MADISON KOCHENDERFER WRITES — Aung San Suu Kyi emerged triumphant and strong after winning the Nobel Peace Prize and becoming the State Counsellor for the Burmese people in 2016. For nearly 27 years, she served as a symbol of peace, gaining the utmost support from the Burmese people who demanded a more liberal and democratic government.
Commended for her perseverance and unequivocal promise to the oppressed in Myanmar, ‘The Lady’ raised hopes that one day these concerned individuals would gain the security they very much wanted and deserved, and that Myanmar would be rebuilt into an economically prosperous and peaceful state. The oppressed saw Kyi as a principal leader in this reformation, and her promise of security and stability was especially sought by religious minorities of the predominantly Buddhist country.
Referred to as “Myanmar’s Nelson Mandela,” and placed to the same heights as Gandhi, Aung San Suu Kyi was honored for her determination in overcoming her own trials with the government and for constantly placing her followers above her own safety.
In 2012, United Nations Secretary General Ban-Ki Moon commended Kyi for her “commitment to peace, security and human rights.”
It was Kyi’s perseverance that would eventually give her a position with enough power to deliver the much anticipated security to those oppressed by the Burmese regime and begin to bridge the evident ethnic gap. However, not many expected that these feelings of hope and optimism would soon turn into utter disappointment and hatred.
While Kyi’s rejection of current events and refusal to protect the Rohingya Muslim minority of Burma shocked many of her followers and the international community, it can be argued that Kyi’s fall from grace was inevitable and there were in fact indications of her true character that can be traced back to a much earlier point in time than solely these past few months.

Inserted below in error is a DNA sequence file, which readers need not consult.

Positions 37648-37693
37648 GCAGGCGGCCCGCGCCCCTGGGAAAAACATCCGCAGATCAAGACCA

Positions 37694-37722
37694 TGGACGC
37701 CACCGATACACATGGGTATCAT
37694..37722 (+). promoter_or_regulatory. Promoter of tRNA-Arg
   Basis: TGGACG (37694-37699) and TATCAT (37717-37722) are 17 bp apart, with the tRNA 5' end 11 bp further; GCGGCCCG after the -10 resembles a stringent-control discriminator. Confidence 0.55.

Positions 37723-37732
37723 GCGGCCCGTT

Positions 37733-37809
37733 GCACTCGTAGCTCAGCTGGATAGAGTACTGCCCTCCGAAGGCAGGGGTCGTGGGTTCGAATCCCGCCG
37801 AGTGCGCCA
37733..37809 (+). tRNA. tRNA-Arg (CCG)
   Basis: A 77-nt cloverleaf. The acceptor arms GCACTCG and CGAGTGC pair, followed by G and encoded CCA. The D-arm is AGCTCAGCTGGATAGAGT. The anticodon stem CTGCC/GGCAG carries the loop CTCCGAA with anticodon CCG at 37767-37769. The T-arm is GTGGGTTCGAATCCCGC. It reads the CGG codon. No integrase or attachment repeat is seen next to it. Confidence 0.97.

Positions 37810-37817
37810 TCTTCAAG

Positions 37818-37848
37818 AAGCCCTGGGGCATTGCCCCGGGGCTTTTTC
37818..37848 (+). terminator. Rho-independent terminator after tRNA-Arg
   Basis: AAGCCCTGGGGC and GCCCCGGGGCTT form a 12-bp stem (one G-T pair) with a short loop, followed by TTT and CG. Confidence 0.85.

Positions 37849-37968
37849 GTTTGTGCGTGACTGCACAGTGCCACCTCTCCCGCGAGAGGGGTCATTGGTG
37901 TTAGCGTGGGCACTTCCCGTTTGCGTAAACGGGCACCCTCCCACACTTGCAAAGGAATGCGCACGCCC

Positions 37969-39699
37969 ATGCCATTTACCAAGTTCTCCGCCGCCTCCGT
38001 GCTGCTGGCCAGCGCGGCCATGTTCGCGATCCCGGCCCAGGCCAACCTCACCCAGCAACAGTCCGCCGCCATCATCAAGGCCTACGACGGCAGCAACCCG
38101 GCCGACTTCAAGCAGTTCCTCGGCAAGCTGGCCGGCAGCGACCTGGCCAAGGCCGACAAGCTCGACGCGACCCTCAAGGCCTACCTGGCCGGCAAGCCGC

In 2011, Kyi is quoted saying, “I do not hold to non-violence for moral reasons, but for political and practical reasons.” This was perhaps Kyi’s first public, vocal hint that she is not peacefully protesting to uphold what is moral and right, but rather revealing her desire to have political and economic control over the Burmese people.
In 2012, 130 members of the National League for Democracy, formed and lead by Kyi herself, resigned due to her aggressive and authoritarian leadership approach.
Was it the last sense of hope for the oppressed citizens of Burma that led to the overall ignorance and subsequent rise of Kyi’s evident character? Or were Kyi’s initial intentions to bring unity to her country overthrown by human nature’s fundamental thirst for absolute power? Perhaps it was only a matter a time before Kyi’s true character would be exposed. Or perhaps, over the longer run, her current approach will be seen to have some logic that no one can comprehend at the moment.